ACLU staff attorney Amir Whitaker said if school shooting occurs, municipal police will be there to respond. But the day-to-day interaction with police officers on campus does more harm than good.
“They can get arrested for throwing a stapler, or just doing things that if the police weren’t there, wouldn’t be a crime,” he said. “So even the presence of police creates a problem where teachers and administrators call police more because it becomes a tool in their toolbox rather than other developmentally appropriate ways to respond.”
But Gamez said the presence of campus officers is needed to keep peace on campuses by deescalating conflict and providing safety — especially with the ever-present threat of mass shootings. Administrators and parents, he said, are often the ones calling for police action.
“I’m not trained in homicide, I’m trained in school and school cultures,” he said, adding that many officers are district graduates. “UTLA is putting their students at risk, their own members at risk. Everyone, from the principal to the custodian. They say police officers (are) detrimental to mental and emotional well being, but it’s to the contrary.”
Discussions about defunding police in school districts, though, have also underscored the challenges of alternative safety plans. A 2019 National Center for Education Statistics report found that about 66% of U.S. public schools in 2017-18 reported at least one physical attack or fight on campus without a weapon; 3% of schools reported an attack with a weapon.
In the two decades since the 1999 massacre at Colombine High School, marked by multiple other school shootings, public concern about student safety and demands for new safety measures has surged. Parents are among the strongest voices advocating for armed personnel at school, calls that reignited after the 2018 shootings in Parkland, Florida, and Santa Fe, Texas.
The issue of armed police officers on public school campuses will likely spark heated debate in the coming weeks among leaders of the nation’s second largest district, teachers and parents as the district gears up to approve its yearly budget.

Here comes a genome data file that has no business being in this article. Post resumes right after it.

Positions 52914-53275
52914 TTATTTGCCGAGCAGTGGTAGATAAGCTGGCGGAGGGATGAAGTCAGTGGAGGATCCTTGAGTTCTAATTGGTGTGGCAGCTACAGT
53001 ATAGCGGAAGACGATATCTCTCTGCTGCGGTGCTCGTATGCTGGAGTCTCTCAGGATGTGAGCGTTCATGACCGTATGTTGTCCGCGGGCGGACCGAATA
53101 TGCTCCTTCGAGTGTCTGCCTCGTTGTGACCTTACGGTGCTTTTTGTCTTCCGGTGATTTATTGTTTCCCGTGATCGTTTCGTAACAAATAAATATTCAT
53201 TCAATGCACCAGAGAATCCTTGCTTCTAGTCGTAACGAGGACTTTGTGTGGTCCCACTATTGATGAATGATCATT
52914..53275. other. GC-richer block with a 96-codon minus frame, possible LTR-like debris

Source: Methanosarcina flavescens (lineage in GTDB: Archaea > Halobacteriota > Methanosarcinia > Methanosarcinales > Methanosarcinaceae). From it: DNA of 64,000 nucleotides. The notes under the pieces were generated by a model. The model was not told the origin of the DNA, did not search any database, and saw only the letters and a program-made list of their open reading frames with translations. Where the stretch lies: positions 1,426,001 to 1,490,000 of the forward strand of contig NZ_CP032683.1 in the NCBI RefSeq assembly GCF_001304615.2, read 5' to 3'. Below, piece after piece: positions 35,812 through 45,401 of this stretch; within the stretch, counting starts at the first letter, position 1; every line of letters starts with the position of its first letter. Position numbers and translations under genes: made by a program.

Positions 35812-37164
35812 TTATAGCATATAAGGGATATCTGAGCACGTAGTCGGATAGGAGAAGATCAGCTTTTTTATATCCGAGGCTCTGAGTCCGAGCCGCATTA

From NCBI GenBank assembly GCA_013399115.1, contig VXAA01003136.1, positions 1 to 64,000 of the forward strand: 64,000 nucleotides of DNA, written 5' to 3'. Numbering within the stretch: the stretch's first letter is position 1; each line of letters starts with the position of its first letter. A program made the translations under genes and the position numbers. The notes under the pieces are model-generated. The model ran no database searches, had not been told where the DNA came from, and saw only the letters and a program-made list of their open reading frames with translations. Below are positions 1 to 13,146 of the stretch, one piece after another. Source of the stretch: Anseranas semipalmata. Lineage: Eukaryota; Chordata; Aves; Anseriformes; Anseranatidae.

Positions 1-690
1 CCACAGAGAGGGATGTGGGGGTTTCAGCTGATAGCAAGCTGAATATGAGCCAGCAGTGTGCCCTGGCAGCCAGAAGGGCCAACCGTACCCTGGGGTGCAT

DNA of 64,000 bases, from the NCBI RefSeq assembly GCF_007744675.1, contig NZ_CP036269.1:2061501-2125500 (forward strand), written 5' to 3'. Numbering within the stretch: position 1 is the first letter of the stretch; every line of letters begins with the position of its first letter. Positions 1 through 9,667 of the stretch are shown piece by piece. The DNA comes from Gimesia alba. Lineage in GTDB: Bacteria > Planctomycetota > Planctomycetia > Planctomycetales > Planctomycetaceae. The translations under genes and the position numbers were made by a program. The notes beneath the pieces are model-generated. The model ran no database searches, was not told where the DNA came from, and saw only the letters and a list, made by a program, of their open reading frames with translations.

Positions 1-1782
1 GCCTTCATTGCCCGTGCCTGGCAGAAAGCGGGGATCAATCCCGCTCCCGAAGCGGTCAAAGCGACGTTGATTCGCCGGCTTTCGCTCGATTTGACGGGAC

William Etue, vice president of the school police union, said he considered funding of the LASP force to be “a bargain.”
“When we look at nearly an 8 billion dollar budget, we’re spending less than 1% on people that run toward danger if there’s ever an issue to arise and keep kids safe,” he said. “That breaks down to anywhere between $85 and $95 per student per year to have a police officer on campus.”
In response to UTLA’s Friday, June 5, vote, several thousand parents and others signed an online petition against the move. That petition was sent to school board members and said it would “put OUR children at risk.”
“I sleep well at night knowing we have the Los Angeles School Police Department in OUR schools,” the petition read.
Abby Bailes, a parent of four LAUSD students in the northwest San Fernando Valley, said she supports the principle of “Black Lives Matter” but objects to the idea of defunding police departments, whether it be LAPD or LASP.
“It doesn’t make common sense or have popular support,” she said. “If anything, there should be additional funding to improve police racial bias training, and I’m all for prosecuting police who commit crimes.”
But other parents, like Sylmar neighborhood council President Andres Rubalcavez, see plenty of sense in transferring police budgets to social services in a time of both budget cuts and school shootings.
“To create a safe community, you don’t need too much policing. Yes, it’s always great to have somebody like an officer there just in case as a safety precaution,” he said. “But honestly I feel that the school shootings wouldn’t happen if there was more involvement prior. I’d rather funds go back to students, for arts and social emotional learning.”
Sarah Djato, the rising Dorsey High School senior, said that as long as police officers are on her campus, she’ll do her best to stay away from them.
“I don’t think people differentiate between school police and police,” she said. “They all represent the same danger.”